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Can You Buy Cat Food with EBT?

Can You Buy Cat Food with EBT?

Can you buy cat food with EBT? If you have pets and you’re new to EBT benefits, it’s natural to have questions. We’ll talk about the rules and what works with this program.

What is EBT?

Strictly speaking, EBT is an acronym for the Electronic Benefits Transfer (EBT) system. This is the method that the government uses to disburse money from different benefit programs, including:

  • Aged Blind Disabled (ABD) benefits
  • Refugee Cash Assistance (RCA) benefits
  • Supplemental Nutrition Assistance Program (SNAP) benefits
  • Temporary Assistance for Needy Families (TANF) benefits

Usually when people refer to the EBT program, they’re talking about the Supplemental Nutrition Assistance Program (SNAP). That’s because more people receive SNAP benefits than any other kind of EBT benefit.

Since SNAP also has the most strict rules about what you can and can’t buy, it’s important to understand the distinction.

Can you buy cat food with EBT?

Whether or not you can buy cat food with EBT depends on the source of your EBT benefits. If you receive cash benefits, you may be able to buy cat food with EBT. However, it is illegal to use food benefits from the SNAP program to purchase pet food.

Can you buy cat food with food stamps?

According to Washington State Department of Social and Health Services, “it is illegal to… use food benefits to buy non-food items. Examples include cigarettes, tobacco, beer, wine, liquor, household supplies, soap, paper products, vitamins, medicine, or pet food.”

Although SNAP benefits could technically buy tuna or other food that your cat would eat, it is absolutely illegal to use food benefits to purchase food for your pet. If you intentionally use food benefits to purchase food for your pets, you could lose your benefits and face other penalties (including criminal prosecution and fines). Don’t risk it!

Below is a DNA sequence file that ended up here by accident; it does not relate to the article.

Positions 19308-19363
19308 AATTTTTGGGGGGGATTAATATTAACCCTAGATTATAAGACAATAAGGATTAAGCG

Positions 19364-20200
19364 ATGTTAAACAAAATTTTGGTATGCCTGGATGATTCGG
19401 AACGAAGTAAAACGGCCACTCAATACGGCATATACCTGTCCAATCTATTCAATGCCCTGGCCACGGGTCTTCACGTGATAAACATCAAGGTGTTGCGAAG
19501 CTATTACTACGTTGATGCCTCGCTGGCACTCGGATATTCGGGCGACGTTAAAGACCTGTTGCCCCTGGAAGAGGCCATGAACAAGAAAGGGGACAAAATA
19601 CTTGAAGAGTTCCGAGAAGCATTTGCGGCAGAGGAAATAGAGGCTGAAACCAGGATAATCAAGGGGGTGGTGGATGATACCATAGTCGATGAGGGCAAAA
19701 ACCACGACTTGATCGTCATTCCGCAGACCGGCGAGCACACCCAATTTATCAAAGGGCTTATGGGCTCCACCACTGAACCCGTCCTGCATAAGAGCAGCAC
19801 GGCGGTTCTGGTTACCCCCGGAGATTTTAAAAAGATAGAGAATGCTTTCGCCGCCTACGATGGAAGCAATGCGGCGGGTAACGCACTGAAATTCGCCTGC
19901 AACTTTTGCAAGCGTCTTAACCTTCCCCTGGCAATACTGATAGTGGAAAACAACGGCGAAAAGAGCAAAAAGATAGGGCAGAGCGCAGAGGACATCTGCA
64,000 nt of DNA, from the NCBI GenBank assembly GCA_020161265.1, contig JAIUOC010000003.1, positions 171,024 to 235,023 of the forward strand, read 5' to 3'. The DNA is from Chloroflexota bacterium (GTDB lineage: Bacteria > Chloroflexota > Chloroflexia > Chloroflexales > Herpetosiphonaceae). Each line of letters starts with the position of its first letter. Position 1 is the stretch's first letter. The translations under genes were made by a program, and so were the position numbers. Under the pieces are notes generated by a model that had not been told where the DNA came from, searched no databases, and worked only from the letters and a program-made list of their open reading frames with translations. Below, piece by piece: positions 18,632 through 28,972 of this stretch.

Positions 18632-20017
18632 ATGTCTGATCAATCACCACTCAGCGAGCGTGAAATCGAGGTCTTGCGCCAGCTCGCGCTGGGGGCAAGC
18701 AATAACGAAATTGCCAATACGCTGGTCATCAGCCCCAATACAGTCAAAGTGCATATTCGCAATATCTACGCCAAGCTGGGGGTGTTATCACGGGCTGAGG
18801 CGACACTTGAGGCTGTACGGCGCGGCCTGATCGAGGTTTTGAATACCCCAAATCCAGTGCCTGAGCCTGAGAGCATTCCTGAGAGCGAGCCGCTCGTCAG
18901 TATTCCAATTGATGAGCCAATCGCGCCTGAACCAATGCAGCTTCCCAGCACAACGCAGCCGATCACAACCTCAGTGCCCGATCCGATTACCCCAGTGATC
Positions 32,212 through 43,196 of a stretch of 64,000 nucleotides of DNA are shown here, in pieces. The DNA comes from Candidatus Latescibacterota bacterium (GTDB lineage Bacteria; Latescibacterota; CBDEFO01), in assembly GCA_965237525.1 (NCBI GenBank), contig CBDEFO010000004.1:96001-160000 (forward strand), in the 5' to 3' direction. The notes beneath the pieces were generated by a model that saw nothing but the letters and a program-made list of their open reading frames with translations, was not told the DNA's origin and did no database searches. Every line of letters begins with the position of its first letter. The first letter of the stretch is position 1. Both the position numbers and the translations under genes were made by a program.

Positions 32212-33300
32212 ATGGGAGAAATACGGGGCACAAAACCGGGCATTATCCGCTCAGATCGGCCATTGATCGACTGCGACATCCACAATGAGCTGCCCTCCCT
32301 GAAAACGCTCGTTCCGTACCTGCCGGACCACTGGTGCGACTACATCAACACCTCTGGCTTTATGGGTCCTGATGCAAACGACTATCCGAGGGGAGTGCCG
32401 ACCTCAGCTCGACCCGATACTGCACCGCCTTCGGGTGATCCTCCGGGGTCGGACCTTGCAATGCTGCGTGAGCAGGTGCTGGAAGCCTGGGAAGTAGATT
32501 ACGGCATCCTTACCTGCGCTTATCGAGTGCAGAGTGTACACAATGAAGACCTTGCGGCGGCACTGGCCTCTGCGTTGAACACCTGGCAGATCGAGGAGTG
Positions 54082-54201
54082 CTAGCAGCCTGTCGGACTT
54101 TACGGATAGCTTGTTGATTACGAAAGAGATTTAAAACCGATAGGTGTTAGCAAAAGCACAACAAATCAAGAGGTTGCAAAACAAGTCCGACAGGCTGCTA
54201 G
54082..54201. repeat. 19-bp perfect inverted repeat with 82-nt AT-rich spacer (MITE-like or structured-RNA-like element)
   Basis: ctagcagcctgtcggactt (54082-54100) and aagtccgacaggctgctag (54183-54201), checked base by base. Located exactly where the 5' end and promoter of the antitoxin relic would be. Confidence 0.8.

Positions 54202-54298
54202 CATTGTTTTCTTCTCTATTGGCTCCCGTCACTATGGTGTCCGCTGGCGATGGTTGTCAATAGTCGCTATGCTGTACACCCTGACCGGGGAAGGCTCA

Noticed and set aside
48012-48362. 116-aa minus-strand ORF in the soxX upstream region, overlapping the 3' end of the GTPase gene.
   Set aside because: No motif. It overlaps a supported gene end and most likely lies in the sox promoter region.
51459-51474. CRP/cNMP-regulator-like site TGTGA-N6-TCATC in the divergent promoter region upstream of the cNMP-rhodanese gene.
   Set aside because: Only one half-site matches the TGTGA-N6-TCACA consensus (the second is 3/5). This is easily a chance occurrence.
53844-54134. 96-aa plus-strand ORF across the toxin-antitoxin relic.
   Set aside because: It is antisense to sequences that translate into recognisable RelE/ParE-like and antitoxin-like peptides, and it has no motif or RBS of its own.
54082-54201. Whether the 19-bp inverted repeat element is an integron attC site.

Can you buy cat food with EBT cash benefits?

There are a lot fewer restrictions on EBT cash benefits. Those benefits are still intended to cover your necessary living expenses.

Necessary living expenses include:

It is illegal to use your EBT cash benefits to purchase, receive or participate in any of the following:

  • Adult entertainment
  • Alcohol
  • Body art (tattoos, piercings, other body art)
  • Cigarettes & Tobacco
  • Gambling (including lottery tickets, casino games, etc)

Furthermore, you are not allowed to use your EBT benefits to buy any goods or services inside a bail bond agency, gambling establishment, liquor store, nightclub, tavern, or anywhere else that a person under the age of 18 isn’t allowed.

Interestingly, the only mention of pet food that I was able to find was closely tied with food benefits so it appears that you could legally buy cat food with EBT cash benefits.

You may be able to get free cat food!

There are several ways that you may be able to get free cat food that can help you feed your pet for free. You can find a complete list of resources, including veterinary care grants, in this directory.

Food Banks

Many food banks that offer free food for humans also offer free food for pets. Food banks rely on donations, so these offerings may not always be available… but if you are struggling to feed your pet, it helps to call your local food bank!


If your pet sees a veterinarian in your community, they may know other resources that can provide free pet food. This is a great way to find resources in your local community!


You can also call the United Way resource line at 211 for more information about agencies and organizations that can help. They may be able to connect you with churches and other charities that have resources available.

Nicole is the owner and lead researcher for Low Income Relief. She has over 20 years of professional research and writing experience, and she has been solely dedicated to investigating low income topics for the last 10 years. Nicole started Low Income Relief after a personal experience with poverty. When her husband was medically discharged from the US Army, their family experienced tremendous financial hardship. Nicole was able to gather help from multiple community agencies and move into a nearby low income housing unit in just two weeks! Since then, Nicole has been dedicated to helping low income families in crisis. She regularly spends hundreds of hours combing through countless resources to make sure that Low Income Relief has the most comprehensive and complete resource directories on the internet today. Prior to starting Low Income Relief, Nicole worked as a novelist, journalist, ghostwriter and content creator. Her work has been featured in various print and online publications, including USA Today, The Daily Herald, The Chronicle and more. Her work has also been featured by Google for Publishers and other leading industry publications.